Updates on facial hyperpigmentation causes have revealed new and exciting facts about Demodex parasites. So far, no link has been recognised between dark spots on the skin and Demodex mites; however, some recently approved data has shown and described a strong connection for the first time.

Demodex Mites

The Demodex mite is a microscopic being that closely resembles insects, except that it has eight tiny legs instead of six and that its body has three segments without having an anus. This mite thrives inside the skin’s pores, infecting the follicles and sebaceous glands.

Although most people are unaware that they are infected, Demodicosis (a whole spectrum of Demodex manifestations) is quite prevalent. Approximately 30 to 100% of adults have a population of mites living in their skin, which can lead to various skin and hair problems when it exceeds five per square centimetre.

Some dermatological issues that have been linked to Demodex infections are as follow:

Recently, researchers have added skin discolouration or hyperpigmentation to this long list. In other words, people who suffer from the above complications may unknowingly have these parasites.

If you have one or more of the above conditions or your skin has changed in colour, you would better check whether you carry a high density of Demodex mites.

Demodex Mites’ Role in Facial Hyperpigmentation 

A long way seems to be ahead to discover the underlying mechanisms; however, articles suggest that Demodex skin discoloration may be a type of post-inflammatory hyperpigmentation (PIH). In other words, these parasites can cause allergies or inflammation through physical contact and provide the basis for melanin overproduction, leading to facial hyperpigmentation.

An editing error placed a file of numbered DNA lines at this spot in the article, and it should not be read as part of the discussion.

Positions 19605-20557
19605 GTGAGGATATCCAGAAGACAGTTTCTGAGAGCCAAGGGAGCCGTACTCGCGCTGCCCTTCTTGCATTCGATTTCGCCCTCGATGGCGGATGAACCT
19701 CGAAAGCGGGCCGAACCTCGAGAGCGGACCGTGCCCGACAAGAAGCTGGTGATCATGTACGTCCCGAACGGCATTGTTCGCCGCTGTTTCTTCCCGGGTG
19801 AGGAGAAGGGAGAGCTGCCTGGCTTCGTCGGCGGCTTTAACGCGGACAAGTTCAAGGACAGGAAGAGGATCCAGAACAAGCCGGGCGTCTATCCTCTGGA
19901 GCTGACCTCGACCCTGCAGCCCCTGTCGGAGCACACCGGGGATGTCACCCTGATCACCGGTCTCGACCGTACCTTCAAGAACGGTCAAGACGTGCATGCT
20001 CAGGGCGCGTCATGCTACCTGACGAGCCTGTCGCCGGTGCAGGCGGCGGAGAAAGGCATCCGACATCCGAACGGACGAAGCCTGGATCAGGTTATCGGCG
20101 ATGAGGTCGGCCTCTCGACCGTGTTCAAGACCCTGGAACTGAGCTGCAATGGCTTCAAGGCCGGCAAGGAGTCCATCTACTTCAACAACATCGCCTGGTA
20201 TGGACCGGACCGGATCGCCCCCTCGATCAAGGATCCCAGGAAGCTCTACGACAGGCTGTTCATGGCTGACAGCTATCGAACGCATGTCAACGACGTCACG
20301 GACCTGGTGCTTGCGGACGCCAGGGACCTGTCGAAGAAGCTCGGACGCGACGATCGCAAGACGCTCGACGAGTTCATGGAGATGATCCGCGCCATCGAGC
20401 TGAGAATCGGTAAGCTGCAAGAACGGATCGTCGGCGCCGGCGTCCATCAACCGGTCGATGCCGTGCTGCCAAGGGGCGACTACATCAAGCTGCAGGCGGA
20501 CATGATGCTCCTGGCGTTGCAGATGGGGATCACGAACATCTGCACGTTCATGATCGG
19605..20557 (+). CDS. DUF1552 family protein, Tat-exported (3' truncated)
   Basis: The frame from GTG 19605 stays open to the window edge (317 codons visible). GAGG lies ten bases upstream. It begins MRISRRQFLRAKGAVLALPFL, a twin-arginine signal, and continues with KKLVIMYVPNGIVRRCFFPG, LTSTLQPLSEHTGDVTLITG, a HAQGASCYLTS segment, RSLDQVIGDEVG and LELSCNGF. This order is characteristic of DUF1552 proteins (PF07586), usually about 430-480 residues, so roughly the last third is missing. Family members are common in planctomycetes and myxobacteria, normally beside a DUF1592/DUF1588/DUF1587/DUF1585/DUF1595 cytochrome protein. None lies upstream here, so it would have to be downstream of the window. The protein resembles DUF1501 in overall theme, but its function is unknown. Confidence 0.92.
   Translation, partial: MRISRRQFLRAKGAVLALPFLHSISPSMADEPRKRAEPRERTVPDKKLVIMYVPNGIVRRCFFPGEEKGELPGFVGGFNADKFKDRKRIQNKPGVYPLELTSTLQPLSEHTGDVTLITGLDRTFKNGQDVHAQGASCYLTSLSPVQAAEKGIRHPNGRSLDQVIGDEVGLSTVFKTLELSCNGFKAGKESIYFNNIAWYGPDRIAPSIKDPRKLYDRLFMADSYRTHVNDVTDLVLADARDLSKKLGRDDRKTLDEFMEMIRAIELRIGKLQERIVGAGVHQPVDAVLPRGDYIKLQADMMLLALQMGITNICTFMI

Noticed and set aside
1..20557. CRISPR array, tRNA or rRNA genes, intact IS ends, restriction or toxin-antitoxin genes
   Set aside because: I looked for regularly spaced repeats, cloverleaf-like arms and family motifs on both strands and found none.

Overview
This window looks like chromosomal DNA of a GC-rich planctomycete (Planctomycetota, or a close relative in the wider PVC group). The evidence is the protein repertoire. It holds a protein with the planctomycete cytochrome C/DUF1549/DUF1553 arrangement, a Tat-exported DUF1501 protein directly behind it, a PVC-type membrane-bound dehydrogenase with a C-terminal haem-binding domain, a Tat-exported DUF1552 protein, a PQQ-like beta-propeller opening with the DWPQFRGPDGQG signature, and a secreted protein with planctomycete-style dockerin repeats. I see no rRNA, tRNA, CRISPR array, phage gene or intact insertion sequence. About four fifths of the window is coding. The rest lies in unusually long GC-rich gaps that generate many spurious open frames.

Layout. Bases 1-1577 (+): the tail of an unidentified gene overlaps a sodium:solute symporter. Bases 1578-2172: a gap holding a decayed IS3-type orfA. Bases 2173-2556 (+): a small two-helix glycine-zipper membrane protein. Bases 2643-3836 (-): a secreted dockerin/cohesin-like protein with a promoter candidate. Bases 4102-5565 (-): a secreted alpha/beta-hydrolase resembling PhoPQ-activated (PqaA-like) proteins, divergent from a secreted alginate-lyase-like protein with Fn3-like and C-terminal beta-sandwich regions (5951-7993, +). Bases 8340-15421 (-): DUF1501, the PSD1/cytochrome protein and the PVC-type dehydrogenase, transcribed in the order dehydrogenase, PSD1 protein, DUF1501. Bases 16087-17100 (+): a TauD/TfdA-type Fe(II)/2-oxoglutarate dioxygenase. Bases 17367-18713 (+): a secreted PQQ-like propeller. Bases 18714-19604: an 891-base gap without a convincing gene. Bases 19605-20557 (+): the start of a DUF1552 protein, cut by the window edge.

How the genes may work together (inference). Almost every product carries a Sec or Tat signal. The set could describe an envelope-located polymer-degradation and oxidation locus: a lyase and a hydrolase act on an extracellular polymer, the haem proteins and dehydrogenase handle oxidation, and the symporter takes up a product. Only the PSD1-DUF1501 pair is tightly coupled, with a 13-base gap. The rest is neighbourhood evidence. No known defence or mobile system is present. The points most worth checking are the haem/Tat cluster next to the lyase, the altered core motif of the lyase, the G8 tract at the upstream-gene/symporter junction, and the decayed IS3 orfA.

Demodicosis Risk Factors

Typically, a small number of these parasites live on most people’s skin. But those with weak immune systems, taking immunosuppressive drugs such as corticosteroids, or having infection on their skin or inside their bodies are more likely to get Demodex.

Demodex Mites Diagnosis and Treatments

As with all skin problems, consulting a dermatologist is the first and best option. However, in recent years, valid questionnaires have been developed as online tests to measure Demodex mites density. These questionnaires assess the Demodex mite population by examining related symptoms, Demodex-boosting habits, immune system status and signs of infection. Because these parasites are contagious, it is best for everyone within the family to fill out this questionnaire to find out their security, as they may be asymptomatic carriers.

In case of an infection, PDT can gradually help you get rid of the parasites by exposing your skin to the product on a nightly routine. This non-drug, natural-based anti-Demodex product doesn’t have any side effects and eliminates all ends of the infestation spectrum caused by these damaging parasites. Due to the contagion of Demodex mites, spraying a small amount of PDT on items that come in contact with the skin and hair is a big step forward to remove environmental Demodex and stop them from spreading to others.